This was our view for about 24 of our 48 hours at the Piranha Fishing Park
We were shown our bungalow and, although it’s not sealed up tight to keep the creepy crawlies away as I prefer it, it was very clean and I never saw anything worse in our room than a snail, which even I can handle (especially when it’s fried up in some garlic butter). It’s hard to see in the photo below, so I circled the enormous spider living outside our bungalow. It looks like it’s on the roof of our bungalow, but it’s really right off the path leading to our door. Mr. Spider and I had a little talk about him staying where he was and me not spraying him with poison. We got along just fine.
Our bungalow and neighbor
The better part of our first day was spent sitting in the communal area reading and drinking cheap gin and tonics (for me) and beers (for Shawn). Between chapters, we watched people fish for what turned out to be not piranha, exactly, but pacu, a primarily vegetarian, larger relative of the piranha. There are also some massive cat fish and other fish in there, which we were able to feed slices of bread to later in the evening after all the fishing was done.
The second day, we forced ourselves to leave the property. Shawn had seen a sign coming in saying that Mor Paeng Waterfall was only 2 km away. We figured we could easily walk it – this should be the time you’re thinking, “oh boy, they did it again.” And you’d be right. It was somewhere around 30 degrees C (86 degrees F) and after walking uphill for a half hour, we started to seriously doubt the 2 km sign. After being barked at by a couple of angry dogs, avoiding a couple dozen chickens and roosters, and startling a pig eating in the grass near the road, I was about ready to give up and go back to my fishing oasis. But we pressed on another kilometer, despite my foul mood and our sweaty backs, and made it to the waterfall.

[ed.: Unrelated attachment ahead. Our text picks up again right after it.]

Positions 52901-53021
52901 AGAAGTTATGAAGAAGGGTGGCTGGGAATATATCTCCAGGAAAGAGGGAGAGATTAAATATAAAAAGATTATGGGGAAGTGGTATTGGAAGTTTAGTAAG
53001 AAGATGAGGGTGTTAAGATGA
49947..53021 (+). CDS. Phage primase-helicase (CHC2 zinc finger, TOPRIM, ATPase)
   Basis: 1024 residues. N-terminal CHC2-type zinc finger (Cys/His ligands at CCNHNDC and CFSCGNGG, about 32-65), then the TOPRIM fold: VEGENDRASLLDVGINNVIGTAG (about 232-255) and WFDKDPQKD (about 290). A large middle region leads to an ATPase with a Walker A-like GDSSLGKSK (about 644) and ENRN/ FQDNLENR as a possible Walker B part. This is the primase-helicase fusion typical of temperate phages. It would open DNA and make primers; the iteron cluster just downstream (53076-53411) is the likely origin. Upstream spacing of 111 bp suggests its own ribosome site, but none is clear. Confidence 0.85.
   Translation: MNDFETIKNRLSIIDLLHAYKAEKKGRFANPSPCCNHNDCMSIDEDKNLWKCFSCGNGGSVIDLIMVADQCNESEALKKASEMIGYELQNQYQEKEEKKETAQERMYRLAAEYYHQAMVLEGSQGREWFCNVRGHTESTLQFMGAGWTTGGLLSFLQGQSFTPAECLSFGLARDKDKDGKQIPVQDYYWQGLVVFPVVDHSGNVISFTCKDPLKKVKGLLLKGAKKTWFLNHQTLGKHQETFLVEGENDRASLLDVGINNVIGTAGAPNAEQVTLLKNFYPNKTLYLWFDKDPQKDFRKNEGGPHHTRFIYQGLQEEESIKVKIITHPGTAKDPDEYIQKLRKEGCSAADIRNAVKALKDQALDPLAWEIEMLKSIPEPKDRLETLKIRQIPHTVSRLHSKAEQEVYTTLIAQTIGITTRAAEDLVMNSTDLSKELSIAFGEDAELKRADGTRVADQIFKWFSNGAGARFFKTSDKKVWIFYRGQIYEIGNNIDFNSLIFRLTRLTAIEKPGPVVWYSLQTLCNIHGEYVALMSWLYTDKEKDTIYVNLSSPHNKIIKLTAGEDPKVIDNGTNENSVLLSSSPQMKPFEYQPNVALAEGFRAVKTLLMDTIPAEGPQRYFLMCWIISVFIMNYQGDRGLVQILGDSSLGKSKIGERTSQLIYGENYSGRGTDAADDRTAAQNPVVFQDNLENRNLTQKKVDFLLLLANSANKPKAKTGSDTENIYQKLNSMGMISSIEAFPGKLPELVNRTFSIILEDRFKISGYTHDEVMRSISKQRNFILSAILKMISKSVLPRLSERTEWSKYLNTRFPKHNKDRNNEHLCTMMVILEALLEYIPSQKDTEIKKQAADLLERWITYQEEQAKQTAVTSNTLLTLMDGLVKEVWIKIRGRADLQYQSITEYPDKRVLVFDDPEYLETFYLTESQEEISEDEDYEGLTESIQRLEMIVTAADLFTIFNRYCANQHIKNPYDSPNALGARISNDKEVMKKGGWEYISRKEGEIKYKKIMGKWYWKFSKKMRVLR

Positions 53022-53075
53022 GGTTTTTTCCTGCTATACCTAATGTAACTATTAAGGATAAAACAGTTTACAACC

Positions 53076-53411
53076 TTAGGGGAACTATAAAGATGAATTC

There is a natural water slide in the falls that a group of people were using to fling themselves into the cool water, but the pool below wasn’t looking deep enough to tempt me to try it out. We watched for a few minutes before settling down on a rock for a rest and quick (cold!) dip in the water.
Near the top of the waterfall
The “pool” of water where the slide ends
View from our little perch
By the time we returned to our bungalow, we were ready for some cold drinks and more reading. Eventually, we managed to get ourselves off what we had decided was our couch and try out some fishing.